When most people think Belgian food, three things come to mind. First, waffles. Second, chocolate. And third, frites! That's french fries for all you Americans out there.
But how do you know where to get good frites? There are lots of reviews and travel sites out there telling you where to find the best frites in Brussels. Last time I was in town, I visited Fritland, a friterie right off the Grand Place and swamped with tourists. The fries were great, sure, but I wanted something...more.
So I took to the internet! It never lies, right? Almost everywhere I looked I came across one place over and over: Maison Antoine. It's a bit off the beaten path from your typical Brussels friterie--about a 30 minute walk from the touristy area of the city and 10 minutes from the EU Parliament in the Place Jourdan. Luckily for me, I was over that way on Sunday of my visit at the Royal Belgian Institute of Natural Sciences (more on that in a later post). Even luckier for me, there was no line! This apparently doesn't happen very often, but I just walked right up to the window and placed my order. "Bonjour, petite frites, merci!
And they were very, very good. Large hunks of potato, double-fried, and wrapped in paper. They give you an adorable little plastic fork, but you don't need it. Just reach right in grab those suckers. Despite the double-fry part, they aren't super greasy. And you really get a lot of delicious potato flavor rather than icky oil flavor.
This is something I have discovered about the food in Brussels: it's not great for you, I mean this is the land that carbs built, but it's made with fresh, natural ingredients. If you got the same thing here in the States it would be full of preservatives and other crap. At least when you blow your diet in Belgium, you blow it on the best version of whatever you are eating.
Once you find the Place Jourdan, you can't miss Maison Antoine. Just look for the giant cone of frites on a post. Though finding the actual square isn't easy; apparently in Brussels they don't trouble themselves too much with street signs. It took me an extra 20 minutes to find this place just because I kept wandering down the wrong twisty turny streets.
Once you've whet your appetite with frites, the next logical things to do is get some beer! Brussels is stuffed with great bars, and one of the best is A La Morte Subite. The name translates to "at the sudden death" and according to the bar's website, derives from a dice game played by some original patrons more than 80 years ago.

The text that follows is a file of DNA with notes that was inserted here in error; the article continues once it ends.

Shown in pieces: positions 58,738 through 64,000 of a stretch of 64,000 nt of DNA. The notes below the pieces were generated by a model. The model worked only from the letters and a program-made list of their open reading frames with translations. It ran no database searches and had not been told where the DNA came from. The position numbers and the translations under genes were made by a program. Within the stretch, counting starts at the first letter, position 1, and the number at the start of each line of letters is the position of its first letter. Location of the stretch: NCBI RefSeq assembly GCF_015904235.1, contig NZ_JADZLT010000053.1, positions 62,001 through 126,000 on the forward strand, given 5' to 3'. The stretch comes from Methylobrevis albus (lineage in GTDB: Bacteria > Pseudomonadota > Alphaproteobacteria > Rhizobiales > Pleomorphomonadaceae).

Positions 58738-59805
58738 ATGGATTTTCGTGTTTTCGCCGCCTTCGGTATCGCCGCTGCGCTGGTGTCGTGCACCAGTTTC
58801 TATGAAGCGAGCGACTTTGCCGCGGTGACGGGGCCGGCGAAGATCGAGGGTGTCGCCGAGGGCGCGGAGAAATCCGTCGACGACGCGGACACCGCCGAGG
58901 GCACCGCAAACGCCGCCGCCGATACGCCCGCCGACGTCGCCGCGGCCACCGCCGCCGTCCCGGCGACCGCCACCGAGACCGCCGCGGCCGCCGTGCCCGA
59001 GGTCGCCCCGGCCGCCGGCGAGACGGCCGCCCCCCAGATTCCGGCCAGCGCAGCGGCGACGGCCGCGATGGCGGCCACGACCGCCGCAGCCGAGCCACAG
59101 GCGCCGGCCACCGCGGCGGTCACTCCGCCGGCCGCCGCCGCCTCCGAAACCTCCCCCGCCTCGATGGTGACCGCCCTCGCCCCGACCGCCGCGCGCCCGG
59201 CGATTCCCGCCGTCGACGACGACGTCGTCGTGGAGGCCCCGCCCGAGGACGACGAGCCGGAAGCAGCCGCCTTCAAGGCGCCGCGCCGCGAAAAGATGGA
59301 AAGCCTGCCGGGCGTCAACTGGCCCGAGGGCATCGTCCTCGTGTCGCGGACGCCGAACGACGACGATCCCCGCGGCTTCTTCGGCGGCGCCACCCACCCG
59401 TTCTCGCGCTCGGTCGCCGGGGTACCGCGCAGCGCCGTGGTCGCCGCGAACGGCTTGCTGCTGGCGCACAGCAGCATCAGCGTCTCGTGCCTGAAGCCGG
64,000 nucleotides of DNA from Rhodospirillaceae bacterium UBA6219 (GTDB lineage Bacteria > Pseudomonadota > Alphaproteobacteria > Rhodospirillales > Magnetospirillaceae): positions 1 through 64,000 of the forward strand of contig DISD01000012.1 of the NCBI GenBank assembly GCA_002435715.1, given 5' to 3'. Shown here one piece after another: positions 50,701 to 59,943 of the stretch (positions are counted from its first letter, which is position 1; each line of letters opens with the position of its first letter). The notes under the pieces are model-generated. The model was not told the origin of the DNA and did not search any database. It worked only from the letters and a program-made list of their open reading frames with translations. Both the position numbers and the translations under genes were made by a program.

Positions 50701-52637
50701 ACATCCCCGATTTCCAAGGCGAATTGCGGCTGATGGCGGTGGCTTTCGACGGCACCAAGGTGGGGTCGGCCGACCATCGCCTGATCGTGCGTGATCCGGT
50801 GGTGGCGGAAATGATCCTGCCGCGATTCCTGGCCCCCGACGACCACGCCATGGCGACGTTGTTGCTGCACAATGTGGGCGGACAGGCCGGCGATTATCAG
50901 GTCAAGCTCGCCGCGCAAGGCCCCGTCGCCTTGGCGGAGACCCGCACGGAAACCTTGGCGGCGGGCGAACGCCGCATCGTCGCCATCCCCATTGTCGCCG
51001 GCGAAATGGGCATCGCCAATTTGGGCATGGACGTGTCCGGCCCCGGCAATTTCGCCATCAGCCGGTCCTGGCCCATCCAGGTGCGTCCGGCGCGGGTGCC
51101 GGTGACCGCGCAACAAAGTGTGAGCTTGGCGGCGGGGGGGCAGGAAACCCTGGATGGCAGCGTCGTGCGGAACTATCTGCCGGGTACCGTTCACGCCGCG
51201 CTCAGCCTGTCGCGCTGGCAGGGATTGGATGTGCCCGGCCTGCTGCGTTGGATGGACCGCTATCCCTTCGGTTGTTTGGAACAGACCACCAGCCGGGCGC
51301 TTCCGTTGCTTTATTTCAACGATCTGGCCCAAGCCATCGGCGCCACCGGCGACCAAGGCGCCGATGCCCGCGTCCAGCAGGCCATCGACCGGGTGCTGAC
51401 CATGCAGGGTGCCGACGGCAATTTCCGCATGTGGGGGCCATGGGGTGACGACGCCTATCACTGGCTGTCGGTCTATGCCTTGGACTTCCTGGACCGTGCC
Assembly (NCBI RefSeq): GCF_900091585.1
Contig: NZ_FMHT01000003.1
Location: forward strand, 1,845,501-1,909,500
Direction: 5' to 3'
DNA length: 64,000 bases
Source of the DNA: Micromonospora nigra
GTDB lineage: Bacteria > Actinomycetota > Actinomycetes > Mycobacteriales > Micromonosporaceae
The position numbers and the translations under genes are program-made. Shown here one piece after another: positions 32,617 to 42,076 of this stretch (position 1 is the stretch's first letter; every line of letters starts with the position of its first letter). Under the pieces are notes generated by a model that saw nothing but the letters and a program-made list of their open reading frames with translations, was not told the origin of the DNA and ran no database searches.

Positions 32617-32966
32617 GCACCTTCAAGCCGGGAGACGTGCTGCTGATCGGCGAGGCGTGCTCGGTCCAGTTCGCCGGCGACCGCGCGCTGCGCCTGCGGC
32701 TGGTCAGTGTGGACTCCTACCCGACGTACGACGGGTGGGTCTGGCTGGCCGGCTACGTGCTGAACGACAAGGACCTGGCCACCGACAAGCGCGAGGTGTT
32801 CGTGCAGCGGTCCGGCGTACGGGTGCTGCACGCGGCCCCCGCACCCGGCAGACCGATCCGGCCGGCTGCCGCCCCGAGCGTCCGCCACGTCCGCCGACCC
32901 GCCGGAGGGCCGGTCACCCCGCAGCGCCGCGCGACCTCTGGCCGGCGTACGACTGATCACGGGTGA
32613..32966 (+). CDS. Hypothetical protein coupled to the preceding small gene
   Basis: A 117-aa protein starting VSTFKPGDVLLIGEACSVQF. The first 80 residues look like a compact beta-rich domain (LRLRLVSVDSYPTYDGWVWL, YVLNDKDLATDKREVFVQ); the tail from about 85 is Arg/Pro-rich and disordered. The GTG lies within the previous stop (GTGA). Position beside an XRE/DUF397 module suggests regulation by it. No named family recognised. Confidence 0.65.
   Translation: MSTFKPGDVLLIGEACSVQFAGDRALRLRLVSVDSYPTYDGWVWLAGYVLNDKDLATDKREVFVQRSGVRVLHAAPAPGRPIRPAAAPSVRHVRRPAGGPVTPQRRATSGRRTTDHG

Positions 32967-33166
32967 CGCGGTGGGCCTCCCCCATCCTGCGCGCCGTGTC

But that's just the background. Morte Subite is a great classic Belgian bar. As you can see, it's full of nifty art deco details, mirrors, and wood. It's specialty is Gueuze (lambic) and Trappist beers of which it has many on tap. Drinking here you quickly get stuffed with atmosphere and well-priced and delicious beer. They apparently have food too, but we didn't have any of it. This was strickly a beer only visit as Jonathan and I were having drinks with his friend, Julie.
Looking around the bar!
Our first order! Mine is the Mort Subite lambic white beer. It's their house specialty and it was soooo good.
After bidding Mort Subite adieu, we took a quick walk and went to a cool Flemish place called A La Becasse. This looked exactly like how you imagine an old German beer-hall would look.
Oh, yes, I think this will work just fine for us.
It was completely different from the previous bar we visited, but just as cool with a more "sit back and take off your lederhosen" type of vibe. Continuing my theme of trying every lambic beer in Brussels, I ordered a lambic beer flight (a "palette").
They were all so good, I couldn't pick a favorite. Or I guess I should say that my favorite was whichever one I happened to be drinking at that moment. Starting from the top and working around clockwise I had:
--Lambic Doux: "The best lambic blended with a top-fermented brown ale, matured in oak barrels (5%)." It tasted very cidery, but no where near as sweet. You still knew you were drinking beer, not alcoholic juice.
--Lambic Blanc: "The only white beer based on lambic, flavored with coriander and dried orange zest (4.5%)." Light, crisp, delicious.
--Kriek: "Slightly sweetened Timmermann's lambic beer (4%)." Cherry-flavored, but again, not overly sweet. Timmermann's is basically the way to go if you want a lambic beer that doesn't have too much sugar.
--Bourgogne des Flandres: I forgot to write down the description, but it's a Flanders-style red ale. Strongest beer-like flavor, but still not hoppy.
I think the lambic beer flight was my favorite thing that I drank on this visit! Just an all around great tour through Timmermann's lambics. Too bad these things are so ridiculously expensive here in the US.
I swear we hadn't been drinking that much. This was just an awkward photo. I mean, I am always awkward, but you know what I mean.
Here's me and my new friend Julie. I promised her a shout out on the blog, so Julie, this one's for you! Thanks for being so awesome and hanging out with us on my last night in Brussels!
Cheers to new friends!
And finally, I had one culinary splurge while I was in Brussels. On my first night, Jonathan and I decided to treat ourselves to a good old fashioned Belgian dinner. We visited a place we went the first time I visited (I think it now counts as a tradition), In't Spinnekopke. It may sound Greek, but the menu is pure Belgian.
I had the carbonnade, a beef stewed in beer (foreground). It's served with frites and a small salad. Jonathan had the steak with a mushroom cream sauce, also served with frites, and we pretty much agreed that it was the best sauce EVER.
Inside of In't Spinnekopke.
Did I mention there are creepy puppets hanging all over the wall? I don't know what the hell that is about but it was kind of freaky. Further proof that Europeans are weird.